Cheap fix guide to smoother Seattle cycling

Neglected cheap fixes could make Seattle's transportation systems a better fit for bicyclists and other travelers.
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A solitary Sound Transit bike hook: room for more.

Neglected cheap fixes could make Seattle's transportation systems a better fit for bicyclists and other travelers.

In transportation, even more than in other public services, it’s easy to mistake means for ends: to confuse building things — highways, runways, rail lines, bike paths — with doing the job. And so inexpensive improvements that might improve not only bicycle but car and train travel, but which won’t boost the city’s tally of “bicycle facilities,” pass below official radars. Here are two such fixes.

1. Seattle has thousands of “curb ramps,” streetcorner cuts that let wheelchairs, shopping carts, wheeled suitcases and bicycles roll rather than thump between sidewalk and crosswalk. For cyclists, who appear to be their most frequent users, curb ramps and midblock curb cuts can be lifesavers, enabling us to transition between street and sidewalk according to congestion and pothole, corrugated tree root, sandwich board, “Sidewalk closed” sign obstruction. In a word, according to which is safer.

They help us get out of the way of speeding cars and pedestrians walking three abreast. And they let us maintain momentum, rather than stopping and exposing ourselves to turning cars as we clamber up and down curbs.

But these cuts are emphatically not for bicycles, as I learned when I called the Seattle Department of Transportation a few years ago to suggest relocating a strategically misplaced ramp. That cruelest cut lies just north of the Olympic Sculpture Park, at the junction of Elliott Ave. and Bay Street. That stretch of Elliott is a four-lane urban speedway used by many trucks. It was also an essential link between Queen Anne and the waterfront and Pioneer Square. It’s less essential now, since the city completed the splendid West Thomas Street Pedestrian and Bicycle Overpass to Myrtle Edwards Park last year, but it's still often pedaled.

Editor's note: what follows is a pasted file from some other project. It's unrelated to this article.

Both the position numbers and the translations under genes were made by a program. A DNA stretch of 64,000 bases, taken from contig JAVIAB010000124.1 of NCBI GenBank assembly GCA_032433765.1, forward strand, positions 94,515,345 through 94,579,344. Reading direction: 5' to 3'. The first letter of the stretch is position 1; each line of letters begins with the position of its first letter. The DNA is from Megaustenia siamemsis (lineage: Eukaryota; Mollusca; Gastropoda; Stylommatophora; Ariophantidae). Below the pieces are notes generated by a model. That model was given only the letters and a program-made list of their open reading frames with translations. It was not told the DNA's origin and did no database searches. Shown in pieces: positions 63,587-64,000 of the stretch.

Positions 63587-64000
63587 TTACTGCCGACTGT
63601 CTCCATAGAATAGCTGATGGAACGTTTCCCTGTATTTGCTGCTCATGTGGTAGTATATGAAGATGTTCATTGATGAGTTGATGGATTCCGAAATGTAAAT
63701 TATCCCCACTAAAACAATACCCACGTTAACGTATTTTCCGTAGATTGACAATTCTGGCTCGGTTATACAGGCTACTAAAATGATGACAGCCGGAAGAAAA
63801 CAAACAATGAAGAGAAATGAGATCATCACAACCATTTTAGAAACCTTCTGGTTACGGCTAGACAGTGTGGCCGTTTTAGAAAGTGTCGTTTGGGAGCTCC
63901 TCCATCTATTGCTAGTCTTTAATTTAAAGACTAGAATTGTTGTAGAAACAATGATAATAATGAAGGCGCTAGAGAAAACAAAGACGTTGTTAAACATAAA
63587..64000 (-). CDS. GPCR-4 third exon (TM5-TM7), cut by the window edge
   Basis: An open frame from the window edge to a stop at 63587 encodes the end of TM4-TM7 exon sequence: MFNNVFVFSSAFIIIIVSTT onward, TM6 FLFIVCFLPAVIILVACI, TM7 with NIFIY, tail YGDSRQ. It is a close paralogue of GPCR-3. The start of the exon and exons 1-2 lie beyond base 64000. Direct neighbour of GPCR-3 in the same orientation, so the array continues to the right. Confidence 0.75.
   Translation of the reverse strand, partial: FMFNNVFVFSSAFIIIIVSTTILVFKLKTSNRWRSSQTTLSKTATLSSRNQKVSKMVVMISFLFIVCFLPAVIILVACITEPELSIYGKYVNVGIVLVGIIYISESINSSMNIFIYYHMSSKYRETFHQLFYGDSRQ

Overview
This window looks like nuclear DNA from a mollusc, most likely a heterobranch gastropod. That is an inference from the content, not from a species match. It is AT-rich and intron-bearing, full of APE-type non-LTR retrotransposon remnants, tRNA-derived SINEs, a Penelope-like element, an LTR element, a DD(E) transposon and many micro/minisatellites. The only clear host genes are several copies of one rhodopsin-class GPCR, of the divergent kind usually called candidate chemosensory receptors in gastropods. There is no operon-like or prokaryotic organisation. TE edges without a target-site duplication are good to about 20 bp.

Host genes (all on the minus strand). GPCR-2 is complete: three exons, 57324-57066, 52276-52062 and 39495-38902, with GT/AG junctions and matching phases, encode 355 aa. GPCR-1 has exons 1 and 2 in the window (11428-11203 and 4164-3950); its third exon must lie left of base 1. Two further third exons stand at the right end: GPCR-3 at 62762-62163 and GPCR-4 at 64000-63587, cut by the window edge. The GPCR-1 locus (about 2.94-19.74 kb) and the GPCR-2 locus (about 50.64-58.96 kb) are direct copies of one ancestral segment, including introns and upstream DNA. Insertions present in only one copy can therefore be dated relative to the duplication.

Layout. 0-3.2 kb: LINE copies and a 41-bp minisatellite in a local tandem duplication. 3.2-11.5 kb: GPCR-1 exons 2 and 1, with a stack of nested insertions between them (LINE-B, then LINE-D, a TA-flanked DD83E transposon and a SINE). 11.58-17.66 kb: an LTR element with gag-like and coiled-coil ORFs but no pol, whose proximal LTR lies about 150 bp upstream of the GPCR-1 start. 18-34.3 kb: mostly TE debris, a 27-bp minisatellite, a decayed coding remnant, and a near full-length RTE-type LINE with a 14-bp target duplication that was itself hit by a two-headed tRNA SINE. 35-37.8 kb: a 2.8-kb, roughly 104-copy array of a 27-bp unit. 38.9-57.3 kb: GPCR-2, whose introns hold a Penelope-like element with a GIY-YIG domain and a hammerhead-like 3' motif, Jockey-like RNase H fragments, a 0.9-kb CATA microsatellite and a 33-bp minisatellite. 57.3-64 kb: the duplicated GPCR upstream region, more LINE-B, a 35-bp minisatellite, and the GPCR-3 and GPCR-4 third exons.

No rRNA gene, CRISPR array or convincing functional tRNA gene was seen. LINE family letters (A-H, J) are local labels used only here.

The Bay crossing does have curb ramps, but one is mysteriously placed behind a utility pole, obliging cyclists to stop and wind around the pole, bounce over the curb or mix it up with the cars and trucks. A proper ramp would boost connectivity and safety at less than a thousandth the cost of a soaring overpass.

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The misplaced curb ramp at Elliott and Bay: Tough luck, pedal pusher.

But when I explained that to the designated bicycle flak-catcher at SDOT, she said that didn’t matter: The ramps weren’t there to help bicyclists. They were there for the disabled, to satisfy ADA requirements — as if infrastructure can’t serve two populations at once. Often they were installed by developers, and the city didn’t trouble with niceties of placement.

There are other places (you may know some) where curb ramps could fill missing links in vital bike routes. Lake Washington Blvd. through the arboretum is a rush-hour gauntlet for both motorists and cyclists, who must cram into a single narrow lane. Sidewalks, little used by pedestrians, line much of the southbound side. They offer a handy alternative to the street scrum, a chance to get out of drivers’ hair (and crosshairs).

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An inconvenient curb on Lake Washington Boulevard: Just get over it.